- Don’t sign any forms that the at-fault driver’s insurance company sends to you without having an attorney review them first. They may forward a waiver relinquishing your rights to the maximum settlement available.
- Don’t stop treating your injuries until your doctor says you made a full recovery or places you at maximum medical improvement (MMI), which means your injury won’t improve with further medical intervention.
- Don’t throw out any evidence. Sufficient evidence is necessary to prove the other driver caused the accident and should be liable for any resulting expenses.
- Don’t leave the scene without reporting the crash. It’s a state law to report all car accidents that result in injury, fatality, or at least $500 in property damage.
- Don’t talk to the insurance companies about your claims. Let your Fayetteville distracted driving accident lawyer handle that for you. We will communicate with other parties, submit evidence, complete forms, and negotiate a settlement on your behalf.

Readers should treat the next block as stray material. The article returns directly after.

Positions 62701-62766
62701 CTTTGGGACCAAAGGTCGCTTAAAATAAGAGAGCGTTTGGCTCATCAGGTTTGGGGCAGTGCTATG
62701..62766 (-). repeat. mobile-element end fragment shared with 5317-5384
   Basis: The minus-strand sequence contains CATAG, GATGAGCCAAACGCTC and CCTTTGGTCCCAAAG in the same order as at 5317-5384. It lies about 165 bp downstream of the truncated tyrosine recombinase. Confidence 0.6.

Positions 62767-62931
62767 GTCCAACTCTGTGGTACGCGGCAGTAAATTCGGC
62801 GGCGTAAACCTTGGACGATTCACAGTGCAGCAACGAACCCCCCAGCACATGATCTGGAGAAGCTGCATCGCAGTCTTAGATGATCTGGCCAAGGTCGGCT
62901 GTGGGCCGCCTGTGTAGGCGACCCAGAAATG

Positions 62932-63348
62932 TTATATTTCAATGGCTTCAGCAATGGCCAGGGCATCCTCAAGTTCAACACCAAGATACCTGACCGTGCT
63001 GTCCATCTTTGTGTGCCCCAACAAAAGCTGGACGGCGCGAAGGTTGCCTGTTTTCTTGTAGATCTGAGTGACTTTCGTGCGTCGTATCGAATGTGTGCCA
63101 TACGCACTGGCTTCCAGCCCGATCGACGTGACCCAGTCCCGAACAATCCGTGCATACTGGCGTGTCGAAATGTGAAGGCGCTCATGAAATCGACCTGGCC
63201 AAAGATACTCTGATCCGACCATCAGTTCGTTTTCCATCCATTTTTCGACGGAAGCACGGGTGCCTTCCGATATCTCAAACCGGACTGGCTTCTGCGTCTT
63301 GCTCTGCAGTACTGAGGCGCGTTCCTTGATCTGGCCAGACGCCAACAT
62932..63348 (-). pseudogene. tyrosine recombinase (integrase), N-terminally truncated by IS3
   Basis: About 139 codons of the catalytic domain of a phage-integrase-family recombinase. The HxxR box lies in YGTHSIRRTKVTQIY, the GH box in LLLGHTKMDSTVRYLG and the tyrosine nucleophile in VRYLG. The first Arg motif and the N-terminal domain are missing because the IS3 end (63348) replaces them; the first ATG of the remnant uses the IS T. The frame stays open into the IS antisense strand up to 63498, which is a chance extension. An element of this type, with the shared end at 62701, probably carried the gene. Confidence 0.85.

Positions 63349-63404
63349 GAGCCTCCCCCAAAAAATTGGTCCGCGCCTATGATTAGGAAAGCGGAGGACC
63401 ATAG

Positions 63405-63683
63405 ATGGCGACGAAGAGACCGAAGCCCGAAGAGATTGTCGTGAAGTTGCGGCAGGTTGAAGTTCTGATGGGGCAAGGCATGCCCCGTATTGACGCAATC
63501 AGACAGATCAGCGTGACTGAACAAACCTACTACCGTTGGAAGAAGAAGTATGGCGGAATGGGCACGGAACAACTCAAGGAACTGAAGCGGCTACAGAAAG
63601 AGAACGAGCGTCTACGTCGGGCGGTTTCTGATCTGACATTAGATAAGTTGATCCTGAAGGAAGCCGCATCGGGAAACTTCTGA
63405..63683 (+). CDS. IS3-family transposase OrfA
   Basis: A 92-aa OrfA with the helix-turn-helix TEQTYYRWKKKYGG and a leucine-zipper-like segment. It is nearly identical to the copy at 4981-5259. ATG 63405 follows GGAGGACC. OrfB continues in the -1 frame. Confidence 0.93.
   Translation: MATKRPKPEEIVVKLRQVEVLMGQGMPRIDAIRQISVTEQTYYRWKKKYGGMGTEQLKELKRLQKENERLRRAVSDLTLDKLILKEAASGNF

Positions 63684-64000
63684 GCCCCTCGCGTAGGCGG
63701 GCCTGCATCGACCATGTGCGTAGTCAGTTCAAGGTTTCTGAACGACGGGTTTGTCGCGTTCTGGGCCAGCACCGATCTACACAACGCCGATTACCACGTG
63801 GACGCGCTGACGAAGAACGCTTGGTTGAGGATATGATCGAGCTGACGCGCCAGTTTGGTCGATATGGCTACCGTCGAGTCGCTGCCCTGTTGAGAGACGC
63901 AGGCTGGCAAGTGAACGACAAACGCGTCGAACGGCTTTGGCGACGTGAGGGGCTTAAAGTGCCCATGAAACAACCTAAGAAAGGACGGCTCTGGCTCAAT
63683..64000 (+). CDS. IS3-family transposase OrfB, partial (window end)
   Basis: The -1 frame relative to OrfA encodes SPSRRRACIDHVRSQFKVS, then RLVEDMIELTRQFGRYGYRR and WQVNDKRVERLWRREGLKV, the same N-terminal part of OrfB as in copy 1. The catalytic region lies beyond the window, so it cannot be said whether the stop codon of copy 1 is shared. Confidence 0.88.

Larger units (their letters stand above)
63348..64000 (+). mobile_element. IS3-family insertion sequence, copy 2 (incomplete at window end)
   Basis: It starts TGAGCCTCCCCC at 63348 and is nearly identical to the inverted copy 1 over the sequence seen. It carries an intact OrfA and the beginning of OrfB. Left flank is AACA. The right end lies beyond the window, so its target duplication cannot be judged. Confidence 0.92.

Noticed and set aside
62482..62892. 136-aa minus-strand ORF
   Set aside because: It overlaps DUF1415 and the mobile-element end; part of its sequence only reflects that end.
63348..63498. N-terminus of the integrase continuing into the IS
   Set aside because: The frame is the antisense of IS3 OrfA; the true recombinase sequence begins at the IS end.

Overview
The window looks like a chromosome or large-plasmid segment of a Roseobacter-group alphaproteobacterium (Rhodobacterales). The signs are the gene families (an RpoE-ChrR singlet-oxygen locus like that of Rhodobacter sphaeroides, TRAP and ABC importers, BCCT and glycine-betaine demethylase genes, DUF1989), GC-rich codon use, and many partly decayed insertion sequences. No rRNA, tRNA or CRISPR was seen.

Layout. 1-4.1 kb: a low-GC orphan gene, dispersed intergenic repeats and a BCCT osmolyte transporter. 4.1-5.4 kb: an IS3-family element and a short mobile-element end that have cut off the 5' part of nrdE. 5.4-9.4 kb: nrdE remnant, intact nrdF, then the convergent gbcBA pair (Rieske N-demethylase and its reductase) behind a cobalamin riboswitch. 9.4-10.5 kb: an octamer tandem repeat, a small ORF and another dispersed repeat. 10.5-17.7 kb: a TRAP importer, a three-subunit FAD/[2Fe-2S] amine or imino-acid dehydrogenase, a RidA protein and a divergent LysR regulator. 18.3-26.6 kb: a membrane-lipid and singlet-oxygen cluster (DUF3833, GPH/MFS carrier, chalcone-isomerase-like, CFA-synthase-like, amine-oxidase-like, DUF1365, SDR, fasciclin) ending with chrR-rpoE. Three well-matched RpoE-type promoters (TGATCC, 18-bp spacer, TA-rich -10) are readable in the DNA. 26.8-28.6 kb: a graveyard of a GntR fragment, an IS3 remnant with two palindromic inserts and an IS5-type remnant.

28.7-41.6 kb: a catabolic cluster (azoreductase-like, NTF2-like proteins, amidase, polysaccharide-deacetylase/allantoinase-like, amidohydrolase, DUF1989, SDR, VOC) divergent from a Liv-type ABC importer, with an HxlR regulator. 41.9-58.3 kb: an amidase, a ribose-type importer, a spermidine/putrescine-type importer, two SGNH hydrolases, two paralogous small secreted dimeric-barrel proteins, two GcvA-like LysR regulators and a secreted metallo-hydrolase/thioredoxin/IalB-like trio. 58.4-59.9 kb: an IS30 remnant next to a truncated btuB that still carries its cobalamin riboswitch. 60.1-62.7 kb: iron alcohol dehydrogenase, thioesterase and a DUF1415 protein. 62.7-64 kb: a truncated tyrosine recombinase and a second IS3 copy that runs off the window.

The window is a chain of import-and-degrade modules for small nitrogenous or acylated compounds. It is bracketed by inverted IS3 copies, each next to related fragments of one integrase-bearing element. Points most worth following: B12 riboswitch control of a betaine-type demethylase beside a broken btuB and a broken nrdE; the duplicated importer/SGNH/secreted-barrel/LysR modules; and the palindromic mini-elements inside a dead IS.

Georgia Car Accident Laws
When it comes to auto insurance, Georgia follows a traditional fault system. That means the at-fault driver is automatically liable for the injured party’s damages (losses associated with an accident). To pursue compensation, you can file a claim with their auto insurance company.
All motorists must hold auto insurance with minimum liability limits. Those limits cover damages related to bodily injury and vehicle damage. The minimum required limit is $25,000, which might not be enough if you sustained a severe injury.
If a liability claim isn’t enough to compensate for your damages, you can supplement your remaining damages with your UM insurance. Uninsured/underinsured motorist coverage provides reimbursement to car accident victims if the liable driver doesn’t have insurance or their coverage isn’t high enough. You can use it to pay for your medical care and other expenses associated with your injury.